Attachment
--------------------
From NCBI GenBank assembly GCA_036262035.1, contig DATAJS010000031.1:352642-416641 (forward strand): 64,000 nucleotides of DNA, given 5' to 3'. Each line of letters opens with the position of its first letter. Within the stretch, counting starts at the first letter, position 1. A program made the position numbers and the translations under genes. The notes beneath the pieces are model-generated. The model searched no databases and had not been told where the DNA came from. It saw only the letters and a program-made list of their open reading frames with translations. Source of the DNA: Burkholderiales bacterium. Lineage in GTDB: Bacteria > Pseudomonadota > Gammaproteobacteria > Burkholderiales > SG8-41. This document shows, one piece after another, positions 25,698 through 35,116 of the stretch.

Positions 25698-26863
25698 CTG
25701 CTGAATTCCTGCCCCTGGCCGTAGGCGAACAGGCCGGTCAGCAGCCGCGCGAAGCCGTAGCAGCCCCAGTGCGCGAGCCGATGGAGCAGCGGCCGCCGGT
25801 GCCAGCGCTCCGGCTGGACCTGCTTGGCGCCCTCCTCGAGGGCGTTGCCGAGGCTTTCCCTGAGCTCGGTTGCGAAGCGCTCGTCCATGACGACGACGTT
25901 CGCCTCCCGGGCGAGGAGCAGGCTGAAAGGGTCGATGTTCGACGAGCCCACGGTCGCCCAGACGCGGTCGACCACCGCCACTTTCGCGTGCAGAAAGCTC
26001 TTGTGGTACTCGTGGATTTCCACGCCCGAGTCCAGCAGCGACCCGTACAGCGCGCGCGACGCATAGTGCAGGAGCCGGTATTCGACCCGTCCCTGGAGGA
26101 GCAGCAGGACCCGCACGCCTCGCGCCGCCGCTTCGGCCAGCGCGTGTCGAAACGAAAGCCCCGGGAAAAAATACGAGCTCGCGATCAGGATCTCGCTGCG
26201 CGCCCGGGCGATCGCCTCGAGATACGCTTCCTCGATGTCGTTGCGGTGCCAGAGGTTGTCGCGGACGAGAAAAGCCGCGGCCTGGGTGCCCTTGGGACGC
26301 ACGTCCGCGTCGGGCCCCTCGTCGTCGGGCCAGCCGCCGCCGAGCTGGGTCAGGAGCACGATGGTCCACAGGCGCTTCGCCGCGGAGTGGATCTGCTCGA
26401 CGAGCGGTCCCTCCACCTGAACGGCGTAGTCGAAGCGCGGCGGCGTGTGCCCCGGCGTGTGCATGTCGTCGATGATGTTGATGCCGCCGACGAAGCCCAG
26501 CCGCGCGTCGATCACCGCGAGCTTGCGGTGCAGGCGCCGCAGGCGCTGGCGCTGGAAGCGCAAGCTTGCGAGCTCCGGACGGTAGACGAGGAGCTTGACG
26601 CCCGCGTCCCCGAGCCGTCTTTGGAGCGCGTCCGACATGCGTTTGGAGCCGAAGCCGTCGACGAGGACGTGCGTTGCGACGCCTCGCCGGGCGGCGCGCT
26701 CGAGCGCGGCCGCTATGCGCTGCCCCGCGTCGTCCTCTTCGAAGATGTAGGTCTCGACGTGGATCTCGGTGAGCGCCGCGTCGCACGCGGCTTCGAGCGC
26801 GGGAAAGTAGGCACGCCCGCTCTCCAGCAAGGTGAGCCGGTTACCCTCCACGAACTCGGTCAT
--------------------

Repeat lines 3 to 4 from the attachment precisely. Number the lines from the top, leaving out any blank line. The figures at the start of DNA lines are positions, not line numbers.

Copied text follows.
25698 CTG
25701 CTGAATTCCTGCCCCTGGCCGTAGGCGAACAGGCCGGTCAGCAGCCGCGCGAAGCCGTAGCAGCCCCAGTGCGCGAGCCGATGGAGCAGCGGCCGCCGGT